Moss travelled high in Peru, collected a small moth (which was eventually found to be new to science, 80 years later – thanks to Claude Lemaire working in the Natural History Museum). This was a land full of adventure. His train was boarded by ‘brigands’, one person shot dead, but he survived. He was known in Peru as a pioneering naturalist. Today naturalists ‘do’ the Manu trail in Peru because it is still a hot-spot for biodiversity.

The famous rainforest explorers Wallace and Bates had been in the Amazon in 1845 and employed slaves as cooks, but slavery was abolished when Moss was there in 1912.  Moss was always fascinated by the process of metamorphosis and bred quite a lot of species out. He also caught and sold materials for collectors and sponsors in Europe, especially Lord Walter Rothschild, Miriam Rothschilds uncle.

Working at the edge of the un-exploited rainforest Moss was amazed at the sheer quantity of moths that came to light, in some case they were so thick on the ground that bins of them had to be taken away when the streets were cleaned.  He recalls the travel observations of Theodore Roosevelt and his son in the Amazon, and the paintings by Margaret Fontaine, and of course the travels and discoveries of Richard Spruce. There is also a nod to Nabokov. The Amazon is a large area, and still is a large area over which many have travelled and few have written natural history travel books.

The author has brought us a delight to the eyes on part of the extensive work of this English vicar in the Amazon even if he was always catching butterflies rather than tending his flock. The book demonstrates that it has been intensely researched in both the UK and South America much to the benefit of the reader. There is much history of entomology woven through this important work.  It is certainly a good read that should be in all rainforest themed libraries.    There are appendices, further reading and an index.

Summer Nat Hist Books

Summer reading

The long hot summer provided time to catch-up on a pile of old favourites and new publications. Amongst the older ones were the Hon Miriam Rothschild’s ‘Butterfly Cooing Like A Dove’ (1991, Doubleday) which is a prolifically-illustrated exploration of the role and symbolism of butterflies in art; major works shown in full colour and black and white. Only Miriam could have done this extraordinary book with 30 chapters on such examinations on the soul, the spirit, the psyche, dreams and disasters, whilst quoting Nabokov, Prost, Jung and Picasso amongst many others.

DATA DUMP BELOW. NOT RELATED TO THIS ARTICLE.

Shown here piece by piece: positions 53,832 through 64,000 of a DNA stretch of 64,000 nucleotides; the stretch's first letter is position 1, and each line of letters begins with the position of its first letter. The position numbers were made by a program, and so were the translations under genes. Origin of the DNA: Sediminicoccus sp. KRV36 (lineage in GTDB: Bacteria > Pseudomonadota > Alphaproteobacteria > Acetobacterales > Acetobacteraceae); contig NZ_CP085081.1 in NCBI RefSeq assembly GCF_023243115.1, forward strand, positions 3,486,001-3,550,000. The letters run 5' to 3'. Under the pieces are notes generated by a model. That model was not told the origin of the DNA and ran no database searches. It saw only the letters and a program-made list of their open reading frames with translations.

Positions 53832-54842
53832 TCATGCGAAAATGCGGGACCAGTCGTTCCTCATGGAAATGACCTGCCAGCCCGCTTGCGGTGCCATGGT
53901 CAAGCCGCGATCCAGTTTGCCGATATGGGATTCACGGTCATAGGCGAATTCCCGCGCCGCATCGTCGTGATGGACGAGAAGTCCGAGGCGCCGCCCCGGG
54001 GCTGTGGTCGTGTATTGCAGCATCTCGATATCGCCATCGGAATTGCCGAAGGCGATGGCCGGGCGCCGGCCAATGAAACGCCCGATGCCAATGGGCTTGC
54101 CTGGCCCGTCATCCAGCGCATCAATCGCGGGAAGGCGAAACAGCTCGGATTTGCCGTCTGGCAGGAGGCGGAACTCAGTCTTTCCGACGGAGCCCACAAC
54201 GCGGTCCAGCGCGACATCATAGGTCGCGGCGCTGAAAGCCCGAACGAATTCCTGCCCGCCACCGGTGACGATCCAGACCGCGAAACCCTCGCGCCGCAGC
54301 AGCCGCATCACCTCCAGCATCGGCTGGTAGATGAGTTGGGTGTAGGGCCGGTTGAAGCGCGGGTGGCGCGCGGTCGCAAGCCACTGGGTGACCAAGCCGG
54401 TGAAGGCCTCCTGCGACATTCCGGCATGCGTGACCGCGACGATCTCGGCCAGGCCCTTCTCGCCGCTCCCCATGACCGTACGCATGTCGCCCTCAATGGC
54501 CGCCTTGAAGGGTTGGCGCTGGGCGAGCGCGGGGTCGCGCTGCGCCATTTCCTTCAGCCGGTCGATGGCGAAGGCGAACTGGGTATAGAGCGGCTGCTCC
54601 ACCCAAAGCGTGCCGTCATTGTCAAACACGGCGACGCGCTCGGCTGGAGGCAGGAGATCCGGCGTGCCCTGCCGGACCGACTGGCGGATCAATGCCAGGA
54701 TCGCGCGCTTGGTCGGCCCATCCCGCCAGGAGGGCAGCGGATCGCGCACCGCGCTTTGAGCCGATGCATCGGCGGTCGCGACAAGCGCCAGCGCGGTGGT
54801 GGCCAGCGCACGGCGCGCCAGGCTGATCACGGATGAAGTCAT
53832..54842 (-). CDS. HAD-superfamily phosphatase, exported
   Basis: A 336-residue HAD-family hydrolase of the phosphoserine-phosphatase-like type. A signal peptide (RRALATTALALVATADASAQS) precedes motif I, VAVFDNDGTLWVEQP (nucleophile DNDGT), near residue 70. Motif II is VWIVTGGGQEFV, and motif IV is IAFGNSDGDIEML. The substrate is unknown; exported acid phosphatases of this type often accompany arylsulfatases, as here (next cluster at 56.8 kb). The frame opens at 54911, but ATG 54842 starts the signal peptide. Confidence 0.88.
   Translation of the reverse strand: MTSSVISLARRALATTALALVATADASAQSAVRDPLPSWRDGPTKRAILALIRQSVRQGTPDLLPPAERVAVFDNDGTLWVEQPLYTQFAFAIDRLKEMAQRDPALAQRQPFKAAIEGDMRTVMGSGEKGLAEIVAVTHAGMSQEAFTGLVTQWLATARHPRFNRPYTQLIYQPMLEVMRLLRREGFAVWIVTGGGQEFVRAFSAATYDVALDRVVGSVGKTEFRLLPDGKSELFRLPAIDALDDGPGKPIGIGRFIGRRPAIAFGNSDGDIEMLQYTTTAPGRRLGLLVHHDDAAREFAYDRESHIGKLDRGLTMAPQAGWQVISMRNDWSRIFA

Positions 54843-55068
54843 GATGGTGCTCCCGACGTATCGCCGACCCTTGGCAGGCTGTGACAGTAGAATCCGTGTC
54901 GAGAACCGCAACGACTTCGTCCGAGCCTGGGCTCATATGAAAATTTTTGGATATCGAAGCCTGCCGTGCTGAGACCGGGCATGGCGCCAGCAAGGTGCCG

As a fan of RLS I re-read Kidnapped – the cover reminding me that Stevenson is today the 25th most translated writer in the world. It is always enjoyable to read RLS’s glorious descriptions of people and places in Scotland in the 18th century. It is a pity that he was taken by TB at the age of 44. What other works did he have in prep.?

Botanical researcher, Richard Mabey’s ‘The Cabaret of Plants, Botany and the Imagination’ (Profile Books, 2016) is another firm favourite to dip into during the summer for his depth of knowledge of the English flora and its introduced species. His ‘Weeds’ (Profile, 2010) is an alternative good read.

Of newer titles, Guy Shrubsole’s ‘The Lost Rainforests of Britain’ (William Collins, 2022) – a Sunday Times Bestseller – follows on from his revelatory ‘Who Owns England’ (William Collins, 2018) gives us an insight into the temperate rainforests that we have in the West Country, west Wales and west of North England and west Scotland; these precious woodlands that need to be conserved. The amazing Wistman’s Wood on Dartmoor, dripping with lichens is for ever etched in one’s memory following a visit, but there are many more to explore and conserve.  One hopes they must all be like that!

One of the more recent New Naturalist’s titles is ‘Solitary Bees’ (William Collins, 2023, No. 146 ) by Ted Benton and Nick Owens who know a thing or two about bees. Benton has already produced two other volumes in the NN series, Bumblebees (2006) and Grasshoppers and Crickets (2012).  Owens has published books on bumblebees, bees and wasps. Together they have brought together a lot of theory and science behind the diversity of solitary bees which has not been previously set out.   The large book (598pp) is lavishly illustrated throughout to show particular morphological features, nest construction and habitats.  Solitary bees are not an easy group for any naturalist or general entomologist to get their head around the diversity and variation but this book presents all that is known of the group and will be a key work.  Overall a good bunch of books perused over summer.